Cabrera sign is defined as the presence of a prominent, shelf-like or downward notching, of >0.04 second duration, at the ascending limb of the S wave.
Cabrera and Friedland in 1953 found that late notching of the up-slope of the S wave in leads V3–V5, is highly sensitive and specific for the diagnosis of old MI in LBBB. This electrocardiographic marker is a well-described sign of anteroseptal MI in the setting of LBBB and Wackers et al. estimated its sensitivity to 47% and a specificity to 87%. Hands et al. in 1989 determined the sensitivity and specificity of Cabrera’s sign to be 29% and 91% respectively. Furthermore, Barold et al. have reported that Cabrera’s sign, is the most useful single ECG criterion for the diagnosis of an old anterior, or anteroseptal MI during RV pacing with sensitivity 23–50% depending on the size of the MI, and specificity 97–100% if the notching is properly defined, findings, that are in accordance with many other studies.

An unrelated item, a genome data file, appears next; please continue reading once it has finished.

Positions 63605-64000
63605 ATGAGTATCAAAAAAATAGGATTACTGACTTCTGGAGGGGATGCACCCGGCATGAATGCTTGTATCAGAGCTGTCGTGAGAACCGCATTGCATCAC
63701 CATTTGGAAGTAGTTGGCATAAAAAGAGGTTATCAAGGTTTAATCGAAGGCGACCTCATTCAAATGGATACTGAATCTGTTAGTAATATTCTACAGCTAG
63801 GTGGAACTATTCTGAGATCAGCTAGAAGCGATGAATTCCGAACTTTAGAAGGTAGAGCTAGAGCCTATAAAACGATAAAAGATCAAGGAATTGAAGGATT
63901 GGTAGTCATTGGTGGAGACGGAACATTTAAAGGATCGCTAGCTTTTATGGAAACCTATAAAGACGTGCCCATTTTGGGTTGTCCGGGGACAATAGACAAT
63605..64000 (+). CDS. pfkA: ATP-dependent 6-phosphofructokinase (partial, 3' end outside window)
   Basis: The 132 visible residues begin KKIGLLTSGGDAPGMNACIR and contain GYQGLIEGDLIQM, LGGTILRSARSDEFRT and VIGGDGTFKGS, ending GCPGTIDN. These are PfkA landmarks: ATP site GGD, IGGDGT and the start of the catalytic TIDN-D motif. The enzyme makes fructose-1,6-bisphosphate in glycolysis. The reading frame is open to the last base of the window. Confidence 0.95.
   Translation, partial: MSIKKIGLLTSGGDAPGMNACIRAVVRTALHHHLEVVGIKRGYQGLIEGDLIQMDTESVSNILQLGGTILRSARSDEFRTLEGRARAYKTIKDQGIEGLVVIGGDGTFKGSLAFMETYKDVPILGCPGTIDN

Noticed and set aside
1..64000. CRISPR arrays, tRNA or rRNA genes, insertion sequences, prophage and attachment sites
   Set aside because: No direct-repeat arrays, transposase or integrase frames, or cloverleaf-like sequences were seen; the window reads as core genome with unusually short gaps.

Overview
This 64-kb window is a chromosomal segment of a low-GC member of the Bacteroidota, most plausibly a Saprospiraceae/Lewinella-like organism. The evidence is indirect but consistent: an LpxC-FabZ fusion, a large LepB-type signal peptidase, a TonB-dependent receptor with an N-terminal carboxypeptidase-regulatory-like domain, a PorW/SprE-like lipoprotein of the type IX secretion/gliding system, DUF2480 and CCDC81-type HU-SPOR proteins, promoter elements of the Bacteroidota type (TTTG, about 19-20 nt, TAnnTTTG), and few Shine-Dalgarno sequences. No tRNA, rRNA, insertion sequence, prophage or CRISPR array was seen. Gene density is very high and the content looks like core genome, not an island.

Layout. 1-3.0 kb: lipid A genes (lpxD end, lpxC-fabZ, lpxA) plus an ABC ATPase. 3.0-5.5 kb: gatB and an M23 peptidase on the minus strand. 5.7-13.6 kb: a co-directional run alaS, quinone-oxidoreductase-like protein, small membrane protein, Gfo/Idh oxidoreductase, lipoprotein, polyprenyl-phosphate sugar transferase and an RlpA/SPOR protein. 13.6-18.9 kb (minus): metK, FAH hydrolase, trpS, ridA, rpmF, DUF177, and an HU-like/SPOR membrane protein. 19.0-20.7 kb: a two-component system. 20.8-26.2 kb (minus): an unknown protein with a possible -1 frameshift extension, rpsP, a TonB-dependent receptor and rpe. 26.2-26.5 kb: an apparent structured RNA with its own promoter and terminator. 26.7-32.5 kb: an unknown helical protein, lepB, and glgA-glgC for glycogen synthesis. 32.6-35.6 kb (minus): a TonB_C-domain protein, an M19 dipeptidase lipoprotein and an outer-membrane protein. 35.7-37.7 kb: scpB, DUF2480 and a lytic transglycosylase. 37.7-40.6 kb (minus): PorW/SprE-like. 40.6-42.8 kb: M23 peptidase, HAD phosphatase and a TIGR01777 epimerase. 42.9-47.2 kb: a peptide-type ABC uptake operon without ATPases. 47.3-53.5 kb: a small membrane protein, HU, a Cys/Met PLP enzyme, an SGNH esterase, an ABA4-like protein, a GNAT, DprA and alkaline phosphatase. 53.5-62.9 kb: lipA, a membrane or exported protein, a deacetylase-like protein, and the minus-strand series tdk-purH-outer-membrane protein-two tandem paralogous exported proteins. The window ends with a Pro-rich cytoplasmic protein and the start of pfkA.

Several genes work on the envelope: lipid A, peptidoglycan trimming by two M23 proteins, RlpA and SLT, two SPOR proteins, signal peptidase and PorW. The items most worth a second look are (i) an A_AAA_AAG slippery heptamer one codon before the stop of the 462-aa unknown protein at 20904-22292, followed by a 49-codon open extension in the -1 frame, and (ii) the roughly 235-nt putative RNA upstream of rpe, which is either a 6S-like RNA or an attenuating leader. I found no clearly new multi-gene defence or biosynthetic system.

- Specific Cabrera cariants:
- Small, narrow r wave deforming the terminal QRS
- Series of tiny notches giving a serrated appearance along the ascending S wave
- Series of late notches on QRS during epicardial pacing
- False Cabrera’s sign
- Slight notching of the ascending S wave in V leads is normal during RV apical pacing. It is usually confined to 1 lead, shows a sharp upward direction on the S wave and has a duration typically
- Ventricular fusion beats
- Early retrograde P waves deforming the late portion of the QRS complex masquerading as an intrinsic component of the QRS complex